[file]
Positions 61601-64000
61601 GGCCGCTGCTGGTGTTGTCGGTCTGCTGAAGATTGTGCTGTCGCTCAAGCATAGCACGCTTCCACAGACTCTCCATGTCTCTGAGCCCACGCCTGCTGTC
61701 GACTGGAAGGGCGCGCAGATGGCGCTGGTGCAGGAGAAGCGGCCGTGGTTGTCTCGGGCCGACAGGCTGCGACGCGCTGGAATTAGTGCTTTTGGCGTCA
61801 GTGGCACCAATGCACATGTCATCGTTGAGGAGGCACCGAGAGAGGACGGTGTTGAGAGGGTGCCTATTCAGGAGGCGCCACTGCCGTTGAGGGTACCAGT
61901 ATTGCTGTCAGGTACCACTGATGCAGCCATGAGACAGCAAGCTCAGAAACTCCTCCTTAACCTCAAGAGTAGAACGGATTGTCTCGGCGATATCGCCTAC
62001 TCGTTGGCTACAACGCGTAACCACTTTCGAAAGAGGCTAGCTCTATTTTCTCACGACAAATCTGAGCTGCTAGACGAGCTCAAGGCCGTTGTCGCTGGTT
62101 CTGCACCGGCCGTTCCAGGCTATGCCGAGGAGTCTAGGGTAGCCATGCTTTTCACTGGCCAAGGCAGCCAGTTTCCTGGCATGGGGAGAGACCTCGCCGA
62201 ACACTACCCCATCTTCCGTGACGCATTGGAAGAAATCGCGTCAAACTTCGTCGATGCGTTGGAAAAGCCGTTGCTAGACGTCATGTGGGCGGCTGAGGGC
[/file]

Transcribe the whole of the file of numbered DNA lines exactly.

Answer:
Positions 61601-64000
61601 GGCCGCTGCTGGTGTTGTCGGTCTGCTGAAGATTGTGCTGTCGCTCAAGCATAGCACGCTTCCACAGACTCTCCATGTCTCTGAGCCCACGCCTGCTGTC
61701 GACTGGAAGGGCGCGCAGATGGCGCTGGTGCAGGAGAAGCGGCCGTGGTTGTCTCGGGCCGACAGGCTGCGACGCGCTGGAATTAGTGCTTTTGGCGTCA
61801 GTGGCACCAATGCACATGTCATCGTTGAGGAGGCACCGAGAGAGGACGGTGTTGAGAGGGTGCCTATTCAGGAGGCGCCACTGCCGTTGAGGGTACCAGT
61901 ATTGCTGTCAGGTACCACTGATGCAGCCATGAGACAGCAAGCTCAGAAACTCCTCCTTAACCTCAAGAGTAGAACGGATTGTCTCGGCGATATCGCCTAC
62001 TCGTTGGCTACAACGCGTAACCACTTTCGAAAGAGGCTAGCTCTATTTTCTCACGACAAATCTGAGCTGCTAGACGAGCTCAAGGCCGTTGTCGCTGGTT
62101 CTGCACCGGCCGTTCCAGGCTATGCCGAGGAGTCTAGGGTAGCCATGCTTTTCACTGGCCAAGGCAGCCAGTTTCCTGGCATGGGGAGAGACCTCGCCGA
62201 ACACTACCCCATCTTCCGTGACGCATTGGAAGAAATCGCGTCAAACTTCGTCGATGCGTTGGAAAAGCCGTTGCTAGACGTCATGTGGGCGGCTGAGGGC